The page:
Nursing Homes Seeking Psychiatric Consultants

By Brunk, Doug | Clinical Psychiatry News, April 2008 | Go to article overview

Nursing Homes Seeking Psychiatric Consultants


Brunk, Doug, Clinical Psychiatry News


SALT LAKE CITY -- Geriatric psychiatrist consultants can relieve some of the burden on nursing homes and help provide optimal care, the medical director of a large system of senior-living facilities said.

Good geriatric psychiatrists are hard to find, but it's important to convince administrators that timely psychiatric consultations and appropriate recommendations may reduce litigation risks and help nursing homes with risk management, Dr. Jeffrey B. Burl, medical director of Overlook Masonic Health System in Charlton, Mass., said at the annual symposium of the American Medical Directors Association.

Today, up to 70% of residents in nursing homes have dementia or a dementia-related diagnosis. "We're all seeing these types of patients admitted to our facilities [from] assisted living programs," Dr. Burl said. "They nurture these people until it finally reaches the point where the behavior is so untenable that they are admitted to a nursing home."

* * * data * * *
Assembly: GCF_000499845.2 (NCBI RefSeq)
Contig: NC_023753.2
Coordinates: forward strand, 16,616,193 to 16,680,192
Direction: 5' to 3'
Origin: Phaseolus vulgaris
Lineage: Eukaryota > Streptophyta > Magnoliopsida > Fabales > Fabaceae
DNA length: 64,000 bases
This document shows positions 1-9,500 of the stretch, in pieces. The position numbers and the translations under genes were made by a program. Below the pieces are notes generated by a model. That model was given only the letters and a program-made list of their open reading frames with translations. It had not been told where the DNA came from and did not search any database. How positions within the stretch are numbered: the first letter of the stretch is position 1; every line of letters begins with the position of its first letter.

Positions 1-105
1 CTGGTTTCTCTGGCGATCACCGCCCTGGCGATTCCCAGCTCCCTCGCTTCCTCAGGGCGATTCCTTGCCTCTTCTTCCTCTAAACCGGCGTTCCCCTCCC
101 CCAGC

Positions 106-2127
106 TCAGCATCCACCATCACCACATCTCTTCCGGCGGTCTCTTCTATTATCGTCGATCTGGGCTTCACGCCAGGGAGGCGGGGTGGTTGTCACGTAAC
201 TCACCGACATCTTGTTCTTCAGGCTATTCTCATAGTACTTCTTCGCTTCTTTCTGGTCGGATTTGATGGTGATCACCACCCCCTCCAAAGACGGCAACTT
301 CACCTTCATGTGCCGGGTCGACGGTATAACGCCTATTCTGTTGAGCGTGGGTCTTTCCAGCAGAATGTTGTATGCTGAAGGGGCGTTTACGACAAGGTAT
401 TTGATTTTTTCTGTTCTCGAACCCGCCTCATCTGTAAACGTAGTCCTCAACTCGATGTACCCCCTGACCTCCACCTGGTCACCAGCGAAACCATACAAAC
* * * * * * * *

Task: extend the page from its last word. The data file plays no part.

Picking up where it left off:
He noted that mental health issues are some of the most difficult problems in the nursing home setting. Lack of good research, potential adverse effects of medications such as atypical antipsychotics, and difficult-to-quantify end points for progress with patients "make care of these issues problematic," he said. "Provider and staffing issues may complicate the picture."

Dr. Burl said he is aware of a few skilled nursing facilities that offer a stipend to consultant psychiatrists and assign them the title of associate director of dementia units. Duties include educating staff about behavioral problems, reviewing policies, and developing behavior plans for residents.

"It took a little bit of effort to convince these nursing homes to pay for the stipend, but once they saw the number of antipsychotic medications going down and the number of psychoactive medications going down [after psychiatrists' interventions], that got their attention," said Dr. Burl, whose system offers a continuum of services that includes independent housing, assisted living, a skilled nursing facility, subacute care, a visiting nurse association, and hospice care. …

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